When we use this perspective to look at what our practices are doing we can see a few things. Firstly we see that there is quite a distinct difference between breathing practices, which will add to our energy reserves, and practices of concentration, focus, imagination and other mental activities which will reduce them. Certain mental practices can lead to the destruction of belief structures or a calmer mind which can reduce the spend in amazing ways, freeing energy you already had to be used elsewhere but never adding to the energy reserves. Learning to relax the mind means that we don’t have to spend valuable resources constantly reorienting it back to the task at hand or creating unnecessary chains of thoughts or projections of images or anything else. It’s not increasing your pay packet, but rather decreasing how much of your pay packet you spend on useless things. You might be surprised how much you really have spare!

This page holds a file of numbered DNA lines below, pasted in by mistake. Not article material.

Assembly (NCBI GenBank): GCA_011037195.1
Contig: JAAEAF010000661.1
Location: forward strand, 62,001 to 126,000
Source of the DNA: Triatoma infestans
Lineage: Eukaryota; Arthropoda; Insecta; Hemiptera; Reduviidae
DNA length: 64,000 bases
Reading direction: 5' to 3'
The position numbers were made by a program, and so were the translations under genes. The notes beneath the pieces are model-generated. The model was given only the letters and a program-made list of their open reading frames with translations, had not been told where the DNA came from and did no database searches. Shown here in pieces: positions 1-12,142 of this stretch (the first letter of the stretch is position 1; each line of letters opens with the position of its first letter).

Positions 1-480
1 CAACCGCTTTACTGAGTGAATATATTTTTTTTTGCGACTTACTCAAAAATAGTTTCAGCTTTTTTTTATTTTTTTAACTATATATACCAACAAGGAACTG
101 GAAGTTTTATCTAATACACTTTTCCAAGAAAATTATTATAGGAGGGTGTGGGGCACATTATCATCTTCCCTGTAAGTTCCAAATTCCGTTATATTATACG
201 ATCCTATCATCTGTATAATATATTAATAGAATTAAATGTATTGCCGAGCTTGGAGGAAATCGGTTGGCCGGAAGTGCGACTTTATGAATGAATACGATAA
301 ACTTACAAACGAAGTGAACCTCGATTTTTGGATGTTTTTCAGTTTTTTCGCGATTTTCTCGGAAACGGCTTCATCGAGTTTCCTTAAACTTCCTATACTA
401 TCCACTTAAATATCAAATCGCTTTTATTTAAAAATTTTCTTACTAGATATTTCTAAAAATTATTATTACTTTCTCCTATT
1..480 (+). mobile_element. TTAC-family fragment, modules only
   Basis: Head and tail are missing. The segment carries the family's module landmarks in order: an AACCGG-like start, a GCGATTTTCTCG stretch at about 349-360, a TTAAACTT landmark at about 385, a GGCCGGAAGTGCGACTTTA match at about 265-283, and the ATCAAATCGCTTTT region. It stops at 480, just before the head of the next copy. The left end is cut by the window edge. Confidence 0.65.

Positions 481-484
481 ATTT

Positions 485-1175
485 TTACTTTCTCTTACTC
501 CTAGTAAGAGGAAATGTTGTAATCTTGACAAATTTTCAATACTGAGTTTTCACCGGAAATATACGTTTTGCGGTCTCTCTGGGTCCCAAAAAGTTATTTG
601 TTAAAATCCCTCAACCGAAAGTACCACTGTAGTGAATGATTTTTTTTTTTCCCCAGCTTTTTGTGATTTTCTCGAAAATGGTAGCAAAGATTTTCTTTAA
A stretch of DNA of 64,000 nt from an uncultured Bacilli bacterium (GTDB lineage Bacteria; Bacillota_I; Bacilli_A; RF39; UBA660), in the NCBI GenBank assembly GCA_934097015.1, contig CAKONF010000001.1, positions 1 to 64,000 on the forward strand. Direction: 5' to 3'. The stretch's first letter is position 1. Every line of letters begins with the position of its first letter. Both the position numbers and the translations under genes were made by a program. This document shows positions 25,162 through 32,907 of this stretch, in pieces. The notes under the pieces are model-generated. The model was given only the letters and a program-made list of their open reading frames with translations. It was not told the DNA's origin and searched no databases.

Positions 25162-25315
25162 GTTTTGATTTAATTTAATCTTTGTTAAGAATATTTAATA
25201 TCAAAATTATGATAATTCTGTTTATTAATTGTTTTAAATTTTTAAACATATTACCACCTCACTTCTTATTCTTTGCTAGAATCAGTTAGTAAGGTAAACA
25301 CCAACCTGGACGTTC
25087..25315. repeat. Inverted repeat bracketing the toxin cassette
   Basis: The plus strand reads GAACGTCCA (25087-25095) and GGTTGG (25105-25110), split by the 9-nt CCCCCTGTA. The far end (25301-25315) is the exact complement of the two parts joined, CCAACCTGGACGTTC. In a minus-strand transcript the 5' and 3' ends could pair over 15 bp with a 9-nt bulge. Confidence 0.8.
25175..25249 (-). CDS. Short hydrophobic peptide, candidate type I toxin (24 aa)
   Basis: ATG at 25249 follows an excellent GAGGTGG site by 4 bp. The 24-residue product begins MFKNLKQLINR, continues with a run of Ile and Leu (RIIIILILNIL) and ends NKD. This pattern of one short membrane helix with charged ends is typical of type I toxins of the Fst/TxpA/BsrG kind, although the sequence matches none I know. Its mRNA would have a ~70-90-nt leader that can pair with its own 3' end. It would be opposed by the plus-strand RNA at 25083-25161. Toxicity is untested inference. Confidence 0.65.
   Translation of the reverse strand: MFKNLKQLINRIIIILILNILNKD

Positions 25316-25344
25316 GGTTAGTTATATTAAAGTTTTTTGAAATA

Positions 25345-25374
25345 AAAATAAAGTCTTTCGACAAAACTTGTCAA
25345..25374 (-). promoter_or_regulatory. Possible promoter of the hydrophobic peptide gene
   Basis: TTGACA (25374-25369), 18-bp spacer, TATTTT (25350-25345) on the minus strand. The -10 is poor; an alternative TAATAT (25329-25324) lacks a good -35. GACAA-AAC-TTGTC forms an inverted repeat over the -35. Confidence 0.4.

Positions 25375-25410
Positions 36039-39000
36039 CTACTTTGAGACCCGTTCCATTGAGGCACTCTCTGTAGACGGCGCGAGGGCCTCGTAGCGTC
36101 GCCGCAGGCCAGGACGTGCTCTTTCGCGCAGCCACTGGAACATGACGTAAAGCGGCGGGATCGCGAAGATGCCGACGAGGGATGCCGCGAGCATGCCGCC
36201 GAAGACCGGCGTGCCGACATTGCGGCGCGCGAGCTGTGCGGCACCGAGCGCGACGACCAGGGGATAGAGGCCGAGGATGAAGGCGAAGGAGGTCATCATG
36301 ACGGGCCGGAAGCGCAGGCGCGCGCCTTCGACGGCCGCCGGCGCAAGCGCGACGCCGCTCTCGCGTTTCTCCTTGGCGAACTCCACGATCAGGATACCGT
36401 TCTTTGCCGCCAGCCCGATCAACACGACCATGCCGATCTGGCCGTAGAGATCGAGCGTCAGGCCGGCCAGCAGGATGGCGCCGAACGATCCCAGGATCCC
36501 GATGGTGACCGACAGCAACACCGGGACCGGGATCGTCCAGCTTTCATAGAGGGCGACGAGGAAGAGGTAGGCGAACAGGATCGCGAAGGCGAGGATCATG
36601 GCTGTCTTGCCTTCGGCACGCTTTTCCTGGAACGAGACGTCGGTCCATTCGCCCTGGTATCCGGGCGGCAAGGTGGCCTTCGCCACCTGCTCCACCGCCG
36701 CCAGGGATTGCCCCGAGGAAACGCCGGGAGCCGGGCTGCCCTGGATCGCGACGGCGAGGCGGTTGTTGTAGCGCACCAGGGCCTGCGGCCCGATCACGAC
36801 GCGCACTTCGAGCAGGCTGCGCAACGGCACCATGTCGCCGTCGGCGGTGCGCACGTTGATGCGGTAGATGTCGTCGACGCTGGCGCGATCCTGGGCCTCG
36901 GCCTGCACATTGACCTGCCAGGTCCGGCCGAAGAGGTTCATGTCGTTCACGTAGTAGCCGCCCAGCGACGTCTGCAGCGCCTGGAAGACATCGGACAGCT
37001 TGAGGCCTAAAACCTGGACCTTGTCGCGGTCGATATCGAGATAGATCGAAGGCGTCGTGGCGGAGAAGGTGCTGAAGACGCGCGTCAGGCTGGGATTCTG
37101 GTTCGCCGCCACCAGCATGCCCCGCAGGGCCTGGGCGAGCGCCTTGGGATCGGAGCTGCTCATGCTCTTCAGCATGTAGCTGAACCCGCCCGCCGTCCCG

With this perspective we can start to make sense of the general structure of practice used in the Da Xuan tradition. In one way you could see the beginning years of practice as sorting out your personal resources. We separate the practices of the mind, breath and body because they achieve different things. With the practices of the mind we work on getting to know our mind, how it operates, and how to keep it focused on specific tasks for long periods of time or simply teach it to relax when thinking isn’t needed. Anyone who’s looked into this for any amount of time can understand that this is a lot like training a hyperactive puppy. While the result is a relaxed mind that can focus properly and is generally available with ever more resources being liberated, the process can often be exhausting. We are purposefully spending our resources to achieve a more efficient and effective mind-state that doesn’t use so much fuel.